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Diet and exercise after acute myeloid leukaemia (AML)

Find out about diet and exercise after treatment for acute myeloid leukaemia (AML).

Lifestyle after AML treatment

Many people ask us about what they should eat and what exercise they can do after they have had treatment. Exactly what you can do varies. It depends on the treatment you have had, and how fit you were before your leukaemia.

Diet and AML

Diet plays an important part in coping with cancer and its treatment. A good, well balanced diet can help you feel stronger, have more energy, and recover more quickly.

After treatment, most people can eat whatever they want. While you were having treatment, your weight may have changed. You might have lost weight. This may be because of the side effects of your treatment including:

  • loss of appetite
  • taste changes
  • sickness
  • a sore mouth
  • diarrhoea

If you still find it difficult to eat, you can try high calorie and high protein drinks. You may have had these drinks during treatment. Once your treatment has finished though, you should begin to feel better and be able to eat a normal diet. This can take a while after intensive treatment.

Healthier options

When they are diagnosed with cancer, many people look at their diet and make changes, deciding to choose healthier options. For example:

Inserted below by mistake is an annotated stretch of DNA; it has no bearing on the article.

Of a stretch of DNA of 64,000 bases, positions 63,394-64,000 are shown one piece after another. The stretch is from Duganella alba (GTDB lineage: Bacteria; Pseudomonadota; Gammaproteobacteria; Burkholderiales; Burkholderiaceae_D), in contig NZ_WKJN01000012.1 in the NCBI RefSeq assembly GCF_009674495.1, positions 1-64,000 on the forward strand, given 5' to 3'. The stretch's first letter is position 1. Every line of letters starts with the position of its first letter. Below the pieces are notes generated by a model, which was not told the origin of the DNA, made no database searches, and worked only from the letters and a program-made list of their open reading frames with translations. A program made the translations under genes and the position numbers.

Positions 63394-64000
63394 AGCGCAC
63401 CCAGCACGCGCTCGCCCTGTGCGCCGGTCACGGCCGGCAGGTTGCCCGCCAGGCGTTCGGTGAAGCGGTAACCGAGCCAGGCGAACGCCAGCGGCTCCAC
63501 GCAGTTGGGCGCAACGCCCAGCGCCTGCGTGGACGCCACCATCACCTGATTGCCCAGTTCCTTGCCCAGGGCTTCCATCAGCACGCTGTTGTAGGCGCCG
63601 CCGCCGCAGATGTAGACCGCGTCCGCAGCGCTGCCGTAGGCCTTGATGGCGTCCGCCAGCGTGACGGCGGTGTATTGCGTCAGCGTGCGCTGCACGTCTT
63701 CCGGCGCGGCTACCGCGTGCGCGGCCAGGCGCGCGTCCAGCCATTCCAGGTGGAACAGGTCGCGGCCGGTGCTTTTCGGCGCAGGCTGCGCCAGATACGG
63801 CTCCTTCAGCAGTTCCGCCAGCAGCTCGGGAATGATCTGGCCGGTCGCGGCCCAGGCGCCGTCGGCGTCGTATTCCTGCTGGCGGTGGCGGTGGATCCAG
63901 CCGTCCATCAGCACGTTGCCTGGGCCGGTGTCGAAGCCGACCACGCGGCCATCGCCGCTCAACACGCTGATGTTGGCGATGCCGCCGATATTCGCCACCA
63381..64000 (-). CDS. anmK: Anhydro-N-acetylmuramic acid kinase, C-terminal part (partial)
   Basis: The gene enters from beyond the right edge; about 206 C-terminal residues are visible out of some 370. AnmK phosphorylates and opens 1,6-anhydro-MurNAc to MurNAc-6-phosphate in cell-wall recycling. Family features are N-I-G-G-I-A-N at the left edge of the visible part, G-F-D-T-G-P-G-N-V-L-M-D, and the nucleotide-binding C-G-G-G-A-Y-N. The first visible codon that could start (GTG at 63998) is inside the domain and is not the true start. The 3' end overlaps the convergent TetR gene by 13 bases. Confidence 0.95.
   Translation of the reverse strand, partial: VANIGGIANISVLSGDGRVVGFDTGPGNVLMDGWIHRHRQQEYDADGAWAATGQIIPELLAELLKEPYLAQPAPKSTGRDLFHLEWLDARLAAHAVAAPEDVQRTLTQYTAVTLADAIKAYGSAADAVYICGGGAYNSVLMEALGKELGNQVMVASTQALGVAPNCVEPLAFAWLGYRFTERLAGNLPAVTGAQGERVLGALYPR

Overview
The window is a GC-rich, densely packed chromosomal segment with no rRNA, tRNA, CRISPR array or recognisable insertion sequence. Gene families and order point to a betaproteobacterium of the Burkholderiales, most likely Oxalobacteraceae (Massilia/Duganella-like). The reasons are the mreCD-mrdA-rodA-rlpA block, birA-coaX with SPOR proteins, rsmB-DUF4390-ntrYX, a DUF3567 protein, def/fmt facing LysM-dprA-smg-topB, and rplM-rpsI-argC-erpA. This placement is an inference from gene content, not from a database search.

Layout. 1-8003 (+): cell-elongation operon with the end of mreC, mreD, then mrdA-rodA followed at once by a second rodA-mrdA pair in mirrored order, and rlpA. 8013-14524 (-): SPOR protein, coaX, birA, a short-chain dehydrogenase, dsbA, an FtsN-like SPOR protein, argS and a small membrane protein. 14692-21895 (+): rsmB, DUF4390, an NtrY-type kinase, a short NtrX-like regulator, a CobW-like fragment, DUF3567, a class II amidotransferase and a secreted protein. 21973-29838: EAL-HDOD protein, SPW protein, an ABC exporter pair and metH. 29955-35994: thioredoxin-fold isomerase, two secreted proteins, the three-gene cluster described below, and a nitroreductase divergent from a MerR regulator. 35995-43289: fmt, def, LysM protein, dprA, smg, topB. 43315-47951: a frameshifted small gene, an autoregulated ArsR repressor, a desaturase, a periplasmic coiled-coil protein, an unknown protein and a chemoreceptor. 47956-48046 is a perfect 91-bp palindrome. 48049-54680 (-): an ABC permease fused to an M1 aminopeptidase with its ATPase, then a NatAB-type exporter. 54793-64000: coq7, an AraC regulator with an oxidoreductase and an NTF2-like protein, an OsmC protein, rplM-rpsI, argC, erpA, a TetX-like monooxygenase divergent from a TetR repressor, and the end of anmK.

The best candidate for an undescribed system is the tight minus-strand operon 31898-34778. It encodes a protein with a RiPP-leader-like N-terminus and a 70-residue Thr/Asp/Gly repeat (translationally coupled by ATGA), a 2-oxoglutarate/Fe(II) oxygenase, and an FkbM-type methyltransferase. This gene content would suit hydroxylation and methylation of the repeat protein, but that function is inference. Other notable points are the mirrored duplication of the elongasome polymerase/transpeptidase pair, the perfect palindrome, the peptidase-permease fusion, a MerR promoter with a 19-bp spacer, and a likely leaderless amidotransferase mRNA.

• eating 5 portions of fruit and vegetables a day
  • eating less fat and salt
  • drinking alcohol within the guidelines – the maximum is 2 units a day

All of these things help you to recover and aim to keep you healthy.

Exercise and AML

Exercise is a great way to help you feel better, both physically and emotionally. But it is important not to overdo it. How much you can do depends on how fit you are and how you feel. You will probably have days when you don’t have so much energy. Listen to your body and build up slowly.

Gentle walking is suitable for most people to start with. Once your white blood count is back to normal and you don’t have a central line any more you can go swimming. Research has shown that taking regular exercise can help to reduce tiredness (fatigue) after treatment.

Talk to your doctor if you aren’t sure about how much you can do.

Last reviewed: 
31 Aug 2016
  • A systematic review on the use of exercise interventions for individuals with myeloid leukemia.
    J Smith-Turchyn and J Richardson
    Supportive Care in Cancer, August 2015; 23(8), 2435-2446

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